Trump’s a chump but Thunder’s no blunder

Holly Williams

 

There has been an interesting meme circulating from disability web site The Mighty this week. It compares Donald Trump’s now notorious mocking of a reporter with C.P with the Ben Stiller Hollywood spoof Tropic Thunder. If you haven’t seen the film I will do my best to explain it in a moment but my best advice before reading this blog is to shut down this window, go to Netflix or Amazon, rent or buy it, sit down with  a bowl of  popcorn and enjoy. It really is one of the most amusing films I’ve seen in the last couple of years. If you can’t be bothered to do that here’s a basic rundown of the plot and why it’s got certain people hot under the collar. It tells the tale of three Hollywood A listers attempting to make a ‘true’ Vietnam blockbuster. The stars of this ill-fated venture include Kirk Lazarus (Robert Downey Jr) an intense ‘method’ actor who has changed the colour of his skin to play an African American soldier and Tugg Speedman (Ben Stiller) a fading action star trying to move into serious acting. A running joke throughout the film is Speedman’s previous attempt at drama, an almighty flop called ‘Simple Jack’ in which he plays a mentally challenged man in the same vein of Forrest Gump.

Many American disabled rights campaigners ask how is the portrayal of people with learning difficulties in this film any different to Trump’s ill-taste joke at the expense of a person with a physical disability and claim there is a double standard. But what these people seem to fail to realise is that the difference between these two incidences are not that they target people with different disabilities but they actually are mocking two groups, one of whom is not disabled at all. Tropic Thunder is not attempting to look at people with learning difficulties in a sneering and amusing way but is satirising the way such people are often used as fodder by studios to tug at heartstrings and grab at awards. There isn’t a character with a learning disability in the film, just a portrayal of a very poorly acted character that is meant to have some kind of mental problem. It is showing how such characters are very often highly inaccurate and just constructed for the purpose of story. The cynicism is crystalized in this exchange between Lazarus and Speedman where the more savvy thespian explains why ‘Simple Jack’ failed to be the hit to launch Speedman as an legitimate star

Kirk Lazarus: Everybody knows you never go full retard.

Tugg Speedman: What do you mean?

Kirk Lazarus: Check it out. Dustin Hoffman, ‘Rain Man,’ look retarded, act retarded, not retarded. Counted toothpicks, cheated cards. Autistic, sho’. Not retarded. You know Tom Hanks, ‘Forrest Gump.’ Slow, yes. Retarded, maybe. Braces on his legs. But he charmed the pants off Nixon and won a ping-pong competition. That ain’t retarded. Peter Sellers, “Being There.” Infantile, yes. Retarded, no. You went full retard, man. Never go full retard. You don’t buy that? Ask Sean Penn, 2001, “I Am Sam.” Remember? Went full retard, went home empty handed…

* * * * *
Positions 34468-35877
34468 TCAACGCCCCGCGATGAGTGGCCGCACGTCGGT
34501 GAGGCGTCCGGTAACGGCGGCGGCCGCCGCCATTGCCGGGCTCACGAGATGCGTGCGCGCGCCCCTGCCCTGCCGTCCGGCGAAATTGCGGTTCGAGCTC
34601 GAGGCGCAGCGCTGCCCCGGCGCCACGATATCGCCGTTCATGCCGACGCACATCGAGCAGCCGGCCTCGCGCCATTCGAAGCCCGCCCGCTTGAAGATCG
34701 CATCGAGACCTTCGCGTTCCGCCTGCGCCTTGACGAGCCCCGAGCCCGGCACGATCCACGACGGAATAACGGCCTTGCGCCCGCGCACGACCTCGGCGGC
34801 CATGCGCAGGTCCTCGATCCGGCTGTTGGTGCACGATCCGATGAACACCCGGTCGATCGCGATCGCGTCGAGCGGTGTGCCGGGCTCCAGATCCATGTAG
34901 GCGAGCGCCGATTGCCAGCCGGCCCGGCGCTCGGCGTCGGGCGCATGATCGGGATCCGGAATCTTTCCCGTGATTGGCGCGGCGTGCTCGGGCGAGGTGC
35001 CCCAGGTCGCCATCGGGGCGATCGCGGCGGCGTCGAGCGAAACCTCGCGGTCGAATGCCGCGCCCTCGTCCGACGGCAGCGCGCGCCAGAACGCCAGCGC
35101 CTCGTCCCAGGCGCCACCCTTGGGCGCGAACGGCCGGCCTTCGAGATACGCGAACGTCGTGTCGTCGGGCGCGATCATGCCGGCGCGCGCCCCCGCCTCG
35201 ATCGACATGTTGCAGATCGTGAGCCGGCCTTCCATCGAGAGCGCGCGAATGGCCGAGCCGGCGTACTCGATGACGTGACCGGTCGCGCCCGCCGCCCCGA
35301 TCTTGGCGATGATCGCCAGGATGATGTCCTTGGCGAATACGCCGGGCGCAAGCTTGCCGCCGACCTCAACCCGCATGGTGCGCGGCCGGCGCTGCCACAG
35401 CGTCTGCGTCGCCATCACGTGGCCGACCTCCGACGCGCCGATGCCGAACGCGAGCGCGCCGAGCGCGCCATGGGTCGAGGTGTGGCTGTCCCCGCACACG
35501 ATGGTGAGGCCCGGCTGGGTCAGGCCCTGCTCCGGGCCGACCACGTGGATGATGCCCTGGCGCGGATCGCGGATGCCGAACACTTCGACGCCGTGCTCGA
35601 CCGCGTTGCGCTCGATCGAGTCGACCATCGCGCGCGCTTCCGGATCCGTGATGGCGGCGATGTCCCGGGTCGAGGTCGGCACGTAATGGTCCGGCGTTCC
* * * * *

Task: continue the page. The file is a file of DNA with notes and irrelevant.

This exchange demonstrates the way Hollywood looks at people with learning difficulties. Forrest Gump or Raymond Babbitt are no more real or heartfelt imaginings of people with mental problems than the character of Kirk Lazarus, a blonde haired, blue eyed Aussie actor is of the real black soldier he is meant to be playing. The fact that Stiller has the words coming out the mouth of a character who ends the film having a mental breakdown because he has gone so ‘deep’ into his role that he literally can’t remember who he is himself shows how shallow and unrealistic such films are.

Of course, one could argue that the very use of the word ‘retard’ is deeply insulting to those with learning or mental disabilities and indeed it is. But as I wrote in a previous blog, words do not exist out of context. It is the same reason that the 60s sitcom ‘Till Death Do Us Part’ cannot be considered racist. What Alf Garnet says about black people is appalling  but we’re never left in any doubt that he is an ill-educated idiot. Likewise Stiller and Downey’s characters are the punchline of the  movie, spoilt, self-obsessed stars so removed from the real world that they know nothing about those with learning difficulties, or indeed, reality in general. Some people claim that if Stiller had a child with mental problems he would never have made such a joke but if he did maybe the joke would have been even more fitting as it would prove that he knew that such roles are laughably unrealistic.

Which brings us back to Donald Trump. Trump’s actions in response to the disabled reporter’s questions had no such awareness to them. What he intended was to make the man with C.P look the fool but in doing so he simply displayed his own ignorance.  The difference is that Trump is a real person, not a satiric character  and a particularly bigoted one at that. And the real danger is that he is aiming for a position of power. Even after all I’ve said, you still disapprove of Tropic Thunder, at least you can just dismiss  it as not very good entertainment which you cannot do  with Trump.

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